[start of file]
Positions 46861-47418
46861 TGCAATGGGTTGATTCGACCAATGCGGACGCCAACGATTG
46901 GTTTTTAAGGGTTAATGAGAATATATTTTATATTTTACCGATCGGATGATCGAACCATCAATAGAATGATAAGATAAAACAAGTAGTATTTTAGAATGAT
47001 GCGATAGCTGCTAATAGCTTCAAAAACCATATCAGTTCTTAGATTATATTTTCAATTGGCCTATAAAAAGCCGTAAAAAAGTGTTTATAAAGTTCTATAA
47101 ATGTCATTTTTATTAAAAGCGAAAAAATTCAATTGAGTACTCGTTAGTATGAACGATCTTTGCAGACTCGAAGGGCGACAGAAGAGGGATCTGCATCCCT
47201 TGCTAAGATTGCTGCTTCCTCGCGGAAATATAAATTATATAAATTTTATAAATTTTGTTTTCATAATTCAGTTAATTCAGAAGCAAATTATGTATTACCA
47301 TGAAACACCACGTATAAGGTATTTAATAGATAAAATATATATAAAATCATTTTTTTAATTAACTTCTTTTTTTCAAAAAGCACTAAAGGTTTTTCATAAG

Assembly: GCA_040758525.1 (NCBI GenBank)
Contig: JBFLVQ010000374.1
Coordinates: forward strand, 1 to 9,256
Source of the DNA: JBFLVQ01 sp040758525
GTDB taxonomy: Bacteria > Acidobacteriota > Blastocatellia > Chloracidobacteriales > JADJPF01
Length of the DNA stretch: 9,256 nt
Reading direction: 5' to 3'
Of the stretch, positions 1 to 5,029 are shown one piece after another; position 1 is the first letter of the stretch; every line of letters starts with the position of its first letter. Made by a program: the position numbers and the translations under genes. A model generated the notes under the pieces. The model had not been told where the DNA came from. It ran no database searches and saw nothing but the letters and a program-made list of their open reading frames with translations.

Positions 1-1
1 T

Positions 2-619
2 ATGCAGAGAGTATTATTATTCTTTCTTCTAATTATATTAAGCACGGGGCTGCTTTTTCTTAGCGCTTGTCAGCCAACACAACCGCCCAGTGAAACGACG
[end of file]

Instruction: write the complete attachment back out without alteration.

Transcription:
Positions 46861-47418
46861 TGCAATGGGTTGATTCGACCAATGCGGACGCCAACGATTG
46901 GTTTTTAAGGGTTAATGAGAATATATTTTATATTTTACCGATCGGATGATCGAACCATCAATAGAATGATAAGATAAAACAAGTAGTATTTTAGAATGAT
47001 GCGATAGCTGCTAATAGCTTCAAAAACCATATCAGTTCTTAGATTATATTTTCAATTGGCCTATAAAAAGCCGTAAAAAAGTGTTTATAAAGTTCTATAA
47101 ATGTCATTTTTATTAAAAGCGAAAAAATTCAATTGAGTACTCGTTAGTATGAACGATCTTTGCAGACTCGAAGGGCGACAGAAGAGGGATCTGCATCCCT
47201 TGCTAAGATTGCTGCTTCCTCGCGGAAATATAAATTATATAAATTTTATAAATTTTGTTTTCATAATTCAGTTAATTCAGAAGCAAATTATGTATTACCA
47301 TGAAACACCACGTATAAGGTATTTAATAGATAAAATATATATAAAATCATTTTTTTAATTAACTTCTTTTTTTCAAAAAGCACTAAAGGTTTTTCATAAG

Assembly: GCA_040758525.1 (NCBI GenBank)
Contig: JBFLVQ010000374.1
Coordinates: forward strand, 1 to 9,256
Source of the DNA: JBFLVQ01 sp040758525
GTDB taxonomy: Bacteria > Acidobacteriota > Blastocatellia > Chloracidobacteriales > JADJPF01
Length of the DNA stretch: 9,256 nt
Reading direction: 5' to 3'
Of the stretch, positions 1 to 5,029 are shown one piece after another; position 1 is the first letter of the stretch; every line of letters starts with the position of its first letter. Made by a program: the position numbers and the translations under genes. A model generated the notes under the pieces. The model had not been told where the DNA came from. It ran no database searches and saw nothing but the letters and a program-made list of their open reading frames with translations.

Positions 1-1
1 T

Positions 2-619
2 ATGCAGAGAGTATTATTATTCTTTCTTCTAATTATATTAAGCACGGGGCTGCTTTTTCTTAGCGCTTGTCAGCCAACACAACCGCCCAGTGAAACGACG